As a runner you need to add at least one hill training session per week to your schedule
Vary the terrain you train on as much as possible to use different muscles and recover faster. Try not to train in the hills all the time.
There are different ways to tackle hill training
The most common is to go out on a 10k run, push the uphills and then recover on the downs and flats.
Their are drawbacks to this as the hills can be 100m to 1km long with no flat sections.
Not my choice of hill training as it’s not very effective.
The second way is to find a hill the right length and gradient. Then to run hard up and then jog slowly down, repeating 5 or 6 times. Your recovery time down should be about twice the time up.
Steeper hills build strength
Shallower hills build speed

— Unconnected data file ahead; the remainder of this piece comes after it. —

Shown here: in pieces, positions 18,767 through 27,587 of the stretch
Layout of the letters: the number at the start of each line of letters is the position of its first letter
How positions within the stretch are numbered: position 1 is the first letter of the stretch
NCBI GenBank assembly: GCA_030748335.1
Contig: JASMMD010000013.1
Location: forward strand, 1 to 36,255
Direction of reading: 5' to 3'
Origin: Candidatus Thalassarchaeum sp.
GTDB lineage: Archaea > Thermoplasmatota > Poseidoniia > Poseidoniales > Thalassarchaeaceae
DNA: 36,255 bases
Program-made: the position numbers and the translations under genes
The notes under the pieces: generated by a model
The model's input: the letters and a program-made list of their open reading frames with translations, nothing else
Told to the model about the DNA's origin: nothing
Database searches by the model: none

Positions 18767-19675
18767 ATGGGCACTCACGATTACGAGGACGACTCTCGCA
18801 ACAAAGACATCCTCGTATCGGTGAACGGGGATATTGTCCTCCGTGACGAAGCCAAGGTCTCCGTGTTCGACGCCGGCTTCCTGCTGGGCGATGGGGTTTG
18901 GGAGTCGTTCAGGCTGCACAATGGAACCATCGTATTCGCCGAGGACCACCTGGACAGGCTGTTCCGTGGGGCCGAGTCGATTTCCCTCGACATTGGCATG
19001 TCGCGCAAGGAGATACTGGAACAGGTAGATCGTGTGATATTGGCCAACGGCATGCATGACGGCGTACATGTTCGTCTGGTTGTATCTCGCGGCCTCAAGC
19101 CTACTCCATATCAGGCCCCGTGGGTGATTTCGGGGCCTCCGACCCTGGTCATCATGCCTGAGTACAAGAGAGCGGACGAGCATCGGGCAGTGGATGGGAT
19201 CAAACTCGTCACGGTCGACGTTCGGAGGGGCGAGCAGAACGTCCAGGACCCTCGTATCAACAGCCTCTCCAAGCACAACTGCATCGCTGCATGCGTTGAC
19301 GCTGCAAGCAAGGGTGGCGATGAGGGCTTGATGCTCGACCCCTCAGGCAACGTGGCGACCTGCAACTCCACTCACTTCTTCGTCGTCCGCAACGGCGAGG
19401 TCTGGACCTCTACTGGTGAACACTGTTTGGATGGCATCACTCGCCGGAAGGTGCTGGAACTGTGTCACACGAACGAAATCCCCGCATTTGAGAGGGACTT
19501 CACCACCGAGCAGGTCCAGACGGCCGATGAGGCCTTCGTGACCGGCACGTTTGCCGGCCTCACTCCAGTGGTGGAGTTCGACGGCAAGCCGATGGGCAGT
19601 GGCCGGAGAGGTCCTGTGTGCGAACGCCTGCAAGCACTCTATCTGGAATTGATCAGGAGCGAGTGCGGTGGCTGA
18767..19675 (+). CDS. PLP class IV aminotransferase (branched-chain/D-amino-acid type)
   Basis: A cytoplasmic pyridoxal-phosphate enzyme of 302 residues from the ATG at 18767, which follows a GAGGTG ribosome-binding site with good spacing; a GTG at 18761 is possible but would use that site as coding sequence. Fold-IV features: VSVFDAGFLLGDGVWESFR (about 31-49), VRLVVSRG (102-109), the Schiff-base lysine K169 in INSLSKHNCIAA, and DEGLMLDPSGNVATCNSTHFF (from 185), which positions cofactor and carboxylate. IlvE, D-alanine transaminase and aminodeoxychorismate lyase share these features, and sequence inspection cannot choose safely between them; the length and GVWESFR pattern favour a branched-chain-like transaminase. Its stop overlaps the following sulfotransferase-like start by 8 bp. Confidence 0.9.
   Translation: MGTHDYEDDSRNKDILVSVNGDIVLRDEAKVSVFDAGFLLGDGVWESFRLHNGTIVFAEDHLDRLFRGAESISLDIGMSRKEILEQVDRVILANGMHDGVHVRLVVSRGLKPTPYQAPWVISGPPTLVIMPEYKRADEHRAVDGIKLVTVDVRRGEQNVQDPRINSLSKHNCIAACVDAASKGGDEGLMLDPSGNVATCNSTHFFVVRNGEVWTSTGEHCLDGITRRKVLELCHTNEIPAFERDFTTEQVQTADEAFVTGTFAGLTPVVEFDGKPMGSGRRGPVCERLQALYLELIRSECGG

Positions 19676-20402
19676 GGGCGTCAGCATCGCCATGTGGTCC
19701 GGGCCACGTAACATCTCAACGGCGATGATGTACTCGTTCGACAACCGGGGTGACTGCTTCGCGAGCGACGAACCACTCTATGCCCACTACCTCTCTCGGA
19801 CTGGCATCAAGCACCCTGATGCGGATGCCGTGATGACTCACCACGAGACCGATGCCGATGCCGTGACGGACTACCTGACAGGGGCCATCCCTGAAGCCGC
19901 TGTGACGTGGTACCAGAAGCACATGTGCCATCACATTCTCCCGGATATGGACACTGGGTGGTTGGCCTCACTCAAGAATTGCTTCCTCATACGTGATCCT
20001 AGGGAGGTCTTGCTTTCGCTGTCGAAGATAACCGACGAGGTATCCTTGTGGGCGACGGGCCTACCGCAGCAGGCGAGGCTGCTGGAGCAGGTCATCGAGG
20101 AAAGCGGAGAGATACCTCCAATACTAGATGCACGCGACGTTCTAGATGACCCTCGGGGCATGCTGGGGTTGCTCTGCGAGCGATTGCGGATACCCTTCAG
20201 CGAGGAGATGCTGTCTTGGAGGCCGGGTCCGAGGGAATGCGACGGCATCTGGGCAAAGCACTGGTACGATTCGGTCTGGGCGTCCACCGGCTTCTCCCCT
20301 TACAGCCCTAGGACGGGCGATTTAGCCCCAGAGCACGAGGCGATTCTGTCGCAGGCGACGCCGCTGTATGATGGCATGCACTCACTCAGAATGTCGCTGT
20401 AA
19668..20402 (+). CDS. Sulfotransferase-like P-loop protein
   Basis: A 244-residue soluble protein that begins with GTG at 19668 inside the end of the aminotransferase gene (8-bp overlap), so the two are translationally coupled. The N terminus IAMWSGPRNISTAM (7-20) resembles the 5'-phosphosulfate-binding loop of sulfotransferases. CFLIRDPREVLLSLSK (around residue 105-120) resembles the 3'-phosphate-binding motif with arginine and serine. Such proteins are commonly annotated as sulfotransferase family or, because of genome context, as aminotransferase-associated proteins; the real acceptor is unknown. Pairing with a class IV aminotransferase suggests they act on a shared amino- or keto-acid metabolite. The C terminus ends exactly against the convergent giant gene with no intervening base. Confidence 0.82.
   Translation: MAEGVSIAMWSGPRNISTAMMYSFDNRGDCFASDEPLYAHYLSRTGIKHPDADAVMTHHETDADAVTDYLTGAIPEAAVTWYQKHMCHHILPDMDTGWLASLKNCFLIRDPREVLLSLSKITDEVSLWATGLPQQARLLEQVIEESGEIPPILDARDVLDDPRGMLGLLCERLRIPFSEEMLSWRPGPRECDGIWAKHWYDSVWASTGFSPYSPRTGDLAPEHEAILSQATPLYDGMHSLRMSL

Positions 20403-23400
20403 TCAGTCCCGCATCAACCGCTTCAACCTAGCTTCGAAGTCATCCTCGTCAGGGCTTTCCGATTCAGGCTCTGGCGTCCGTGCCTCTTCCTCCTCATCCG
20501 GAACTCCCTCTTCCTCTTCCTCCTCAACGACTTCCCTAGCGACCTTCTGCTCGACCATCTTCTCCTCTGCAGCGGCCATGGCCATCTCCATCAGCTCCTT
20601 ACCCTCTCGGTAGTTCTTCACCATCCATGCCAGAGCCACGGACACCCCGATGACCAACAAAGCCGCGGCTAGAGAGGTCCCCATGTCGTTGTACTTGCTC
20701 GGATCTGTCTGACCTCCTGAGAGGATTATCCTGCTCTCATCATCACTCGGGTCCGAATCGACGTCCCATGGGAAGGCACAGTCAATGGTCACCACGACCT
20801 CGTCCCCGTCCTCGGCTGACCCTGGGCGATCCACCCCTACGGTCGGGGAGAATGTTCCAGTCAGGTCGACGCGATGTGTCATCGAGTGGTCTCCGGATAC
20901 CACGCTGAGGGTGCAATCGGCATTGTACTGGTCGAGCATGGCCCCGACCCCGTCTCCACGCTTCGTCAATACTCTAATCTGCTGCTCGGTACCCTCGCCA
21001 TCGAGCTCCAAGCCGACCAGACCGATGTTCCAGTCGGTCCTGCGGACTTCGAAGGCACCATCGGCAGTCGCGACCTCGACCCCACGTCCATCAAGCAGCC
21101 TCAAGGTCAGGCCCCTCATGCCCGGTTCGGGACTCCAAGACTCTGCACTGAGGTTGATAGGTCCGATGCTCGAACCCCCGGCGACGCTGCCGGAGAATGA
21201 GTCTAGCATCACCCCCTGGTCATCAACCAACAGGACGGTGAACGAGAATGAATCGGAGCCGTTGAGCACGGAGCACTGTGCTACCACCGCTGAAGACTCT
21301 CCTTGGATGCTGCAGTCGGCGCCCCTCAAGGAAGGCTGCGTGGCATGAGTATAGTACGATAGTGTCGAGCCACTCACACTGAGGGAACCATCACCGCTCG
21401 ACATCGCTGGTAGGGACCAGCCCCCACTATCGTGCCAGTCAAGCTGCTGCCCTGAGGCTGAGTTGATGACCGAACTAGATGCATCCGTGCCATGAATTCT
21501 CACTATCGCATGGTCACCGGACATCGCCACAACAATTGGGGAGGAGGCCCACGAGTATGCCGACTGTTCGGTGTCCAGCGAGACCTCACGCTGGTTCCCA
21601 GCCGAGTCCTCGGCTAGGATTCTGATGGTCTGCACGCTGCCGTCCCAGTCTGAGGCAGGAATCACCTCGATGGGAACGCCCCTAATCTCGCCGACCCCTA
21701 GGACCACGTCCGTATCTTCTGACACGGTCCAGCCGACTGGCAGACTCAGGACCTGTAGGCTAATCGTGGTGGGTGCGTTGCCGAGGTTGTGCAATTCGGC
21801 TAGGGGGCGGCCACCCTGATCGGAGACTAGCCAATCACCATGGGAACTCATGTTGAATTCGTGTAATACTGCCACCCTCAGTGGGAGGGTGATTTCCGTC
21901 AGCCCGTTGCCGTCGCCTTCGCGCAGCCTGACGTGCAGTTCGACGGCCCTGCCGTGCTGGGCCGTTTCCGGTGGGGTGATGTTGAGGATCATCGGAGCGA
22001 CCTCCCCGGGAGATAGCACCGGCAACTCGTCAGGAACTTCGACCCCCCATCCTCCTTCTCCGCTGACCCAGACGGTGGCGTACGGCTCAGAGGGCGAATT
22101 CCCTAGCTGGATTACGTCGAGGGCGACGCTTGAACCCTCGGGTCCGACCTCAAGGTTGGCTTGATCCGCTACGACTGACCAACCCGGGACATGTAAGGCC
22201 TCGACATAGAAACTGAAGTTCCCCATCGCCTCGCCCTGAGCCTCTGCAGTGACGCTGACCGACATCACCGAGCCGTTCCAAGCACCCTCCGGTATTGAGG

Long hills build endurance and rhythm
The third way is to do hill repeats as above but to “bound” up the hill. This entails lifting your knees as high as possible and driving forward with each pace. Shorter hills are better for this as it is quite tiring.
Downhill training is worth including in your training schedule, particularly if you are racing a route with long downhills.
Concentrate on driving from your hips so that you roll from one forefoot to the other. When you get it right you won’t hear your feet touch the ground. It’s not easy to get right but when you do your downhill speed will increase dramatically.